Under the SHOA, ASC had a unilateral right to terminate if the parties had not re-baselined their performance metrics by 28 February 2013. It was common ground that the parties had not completed the re-baseline by that date. ASC then purported to terminate the SHOA on 7 June 2013.

The two threshold issues in dispute in the proceedings were whether the operative provisions of the SHOA (including the new fee payment mechanism) had come into effect (referred to as the Transition Date in the SHOA) and, if so, on which date did Transition Date fall. On these issues, Bell P and Basten JA held that the Transition Date occurred on 14 December 2012 and thus the SHOA came into effect on that date.

One of the key remaining issues was whether ASC's purported termination on 7 June 2013 was invalid because ASC had elected to affirm the SHOA.

The Court of Appeal shines a light through murky waters

Donau submitted that ASC had lost the right to terminate the SHOA because it had engaged in conduct that objectively demonstrated its intention to continue with the SHOA. In support of this, Donau pointed to the fact that ASC continued to follow the work scope approval process under the SHOA following the accrual of its right to terminate on 28 February 2013, rather than reverting to the work scope approval process under the Original Contract. Donau argued that this amounted to unequivocal conduct that could only be consistent with a decision to continue to follow the SHOA.

Bell P, with whom Basten JA and Emmett AJA agreed on this issue, found that ASC's conduct was equivocal. This is because ASC had long departed from the work scope approval process under the Original Contract and had been following the work scope approval process under the SHOA informally for some weeks before the SHOA actually took effect. Affirming the reasoning of Ball J at first instance on this issue, Bell P held that the fact that ASC continued to follow the SHOA's work scope approval process after 28 February 2013 was equally consistent with a decision to continue following this informal process as it was to affirm the SHOA.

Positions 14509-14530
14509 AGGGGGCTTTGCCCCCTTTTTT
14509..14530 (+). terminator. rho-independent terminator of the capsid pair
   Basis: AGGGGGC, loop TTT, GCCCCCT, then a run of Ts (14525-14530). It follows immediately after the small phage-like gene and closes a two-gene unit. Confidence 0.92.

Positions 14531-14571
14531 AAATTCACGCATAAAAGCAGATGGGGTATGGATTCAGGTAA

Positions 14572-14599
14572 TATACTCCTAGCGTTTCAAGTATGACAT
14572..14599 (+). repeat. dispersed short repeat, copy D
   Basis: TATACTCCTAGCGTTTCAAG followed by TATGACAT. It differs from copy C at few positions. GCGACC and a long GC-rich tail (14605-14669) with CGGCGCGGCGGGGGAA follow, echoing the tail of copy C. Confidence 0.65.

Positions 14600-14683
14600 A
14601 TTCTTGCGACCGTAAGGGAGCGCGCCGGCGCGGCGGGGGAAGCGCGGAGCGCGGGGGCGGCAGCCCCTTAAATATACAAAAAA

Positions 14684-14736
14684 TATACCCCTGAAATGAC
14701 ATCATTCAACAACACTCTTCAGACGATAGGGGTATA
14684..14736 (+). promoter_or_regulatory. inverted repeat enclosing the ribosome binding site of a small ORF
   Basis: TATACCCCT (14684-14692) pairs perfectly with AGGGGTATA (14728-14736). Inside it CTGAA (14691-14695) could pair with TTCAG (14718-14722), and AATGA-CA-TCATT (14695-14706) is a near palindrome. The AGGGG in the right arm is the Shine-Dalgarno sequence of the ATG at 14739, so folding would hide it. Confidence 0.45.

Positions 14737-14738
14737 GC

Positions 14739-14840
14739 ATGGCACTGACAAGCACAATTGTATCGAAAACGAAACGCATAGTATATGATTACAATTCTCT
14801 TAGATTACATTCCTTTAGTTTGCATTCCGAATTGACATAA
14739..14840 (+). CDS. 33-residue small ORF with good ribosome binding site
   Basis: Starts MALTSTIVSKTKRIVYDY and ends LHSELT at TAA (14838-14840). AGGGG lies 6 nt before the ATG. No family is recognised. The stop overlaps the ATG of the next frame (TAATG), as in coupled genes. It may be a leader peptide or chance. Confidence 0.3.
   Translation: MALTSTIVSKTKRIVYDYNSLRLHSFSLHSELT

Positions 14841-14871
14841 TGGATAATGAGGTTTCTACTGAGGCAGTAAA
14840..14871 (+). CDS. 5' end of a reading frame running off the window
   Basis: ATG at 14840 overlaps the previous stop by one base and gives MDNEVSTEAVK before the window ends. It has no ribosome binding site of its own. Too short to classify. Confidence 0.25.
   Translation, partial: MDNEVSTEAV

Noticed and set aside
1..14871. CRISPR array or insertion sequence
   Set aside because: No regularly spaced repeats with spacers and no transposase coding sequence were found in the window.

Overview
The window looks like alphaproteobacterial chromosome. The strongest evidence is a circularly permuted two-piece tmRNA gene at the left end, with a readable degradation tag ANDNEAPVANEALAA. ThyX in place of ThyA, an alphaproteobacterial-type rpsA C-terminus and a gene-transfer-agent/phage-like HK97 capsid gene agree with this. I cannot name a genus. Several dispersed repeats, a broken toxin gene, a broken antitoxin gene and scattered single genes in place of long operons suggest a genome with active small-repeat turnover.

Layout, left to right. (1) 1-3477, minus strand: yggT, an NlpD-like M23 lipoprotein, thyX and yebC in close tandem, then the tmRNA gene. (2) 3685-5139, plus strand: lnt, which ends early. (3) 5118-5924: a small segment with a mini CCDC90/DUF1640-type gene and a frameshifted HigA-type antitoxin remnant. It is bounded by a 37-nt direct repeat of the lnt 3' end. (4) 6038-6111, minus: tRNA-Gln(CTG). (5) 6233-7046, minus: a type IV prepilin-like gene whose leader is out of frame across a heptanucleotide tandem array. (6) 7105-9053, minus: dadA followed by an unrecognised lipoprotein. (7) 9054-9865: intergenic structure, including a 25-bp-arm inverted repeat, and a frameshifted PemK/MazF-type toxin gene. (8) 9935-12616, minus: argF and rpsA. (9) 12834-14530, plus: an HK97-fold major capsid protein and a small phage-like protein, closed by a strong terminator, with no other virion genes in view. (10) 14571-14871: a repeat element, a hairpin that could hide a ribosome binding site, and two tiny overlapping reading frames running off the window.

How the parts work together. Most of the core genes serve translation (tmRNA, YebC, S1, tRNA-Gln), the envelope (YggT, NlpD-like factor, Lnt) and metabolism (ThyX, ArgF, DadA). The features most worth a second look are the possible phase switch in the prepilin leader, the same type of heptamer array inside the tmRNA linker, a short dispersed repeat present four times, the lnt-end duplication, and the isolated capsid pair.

Furthermore, Bell P considered that the following factors prevented ASC's conduct from the necessary unequivocal status to sustain a claim of election:

  1. the parties continued to attempt to re-baseline the performance metrics after 28 February 2013;
  2. the parties had a long history of operating outside of the precise terms of their contractual arrangements; and
  3. it was an implied term of the SHOA that ASC had a reasonable time after that date to exercise its right to terminate, but it was unknown to the parties at the time when that time would expire.
However, as explained in our recent article, the Court of Appeal ultimately held that ASC's purported termination of the SHOA was invalid because it was not exercised within a reasonable time.

Take home tips

Insofar as possible, if you have a right to terminate a contract, you should expressly communicate your intentions to the other party as soon as possible after the right to terminate enlivens.

If you are unsure of whether to terminate the contract or persevere with it and you want to buy time to consider your options, you should consider entering into a standstill agreement with the other party to preserve your right to terminate while you try to resolve the situation.

McCabe Curwood acted for Donau throughout the dispute with ASC, including at first instance before the Supreme Court and before the Court of Appeal.

Contributors

Chiara Rawlins Principal
Luke Dominish Associate
Guy Lewis Lawyer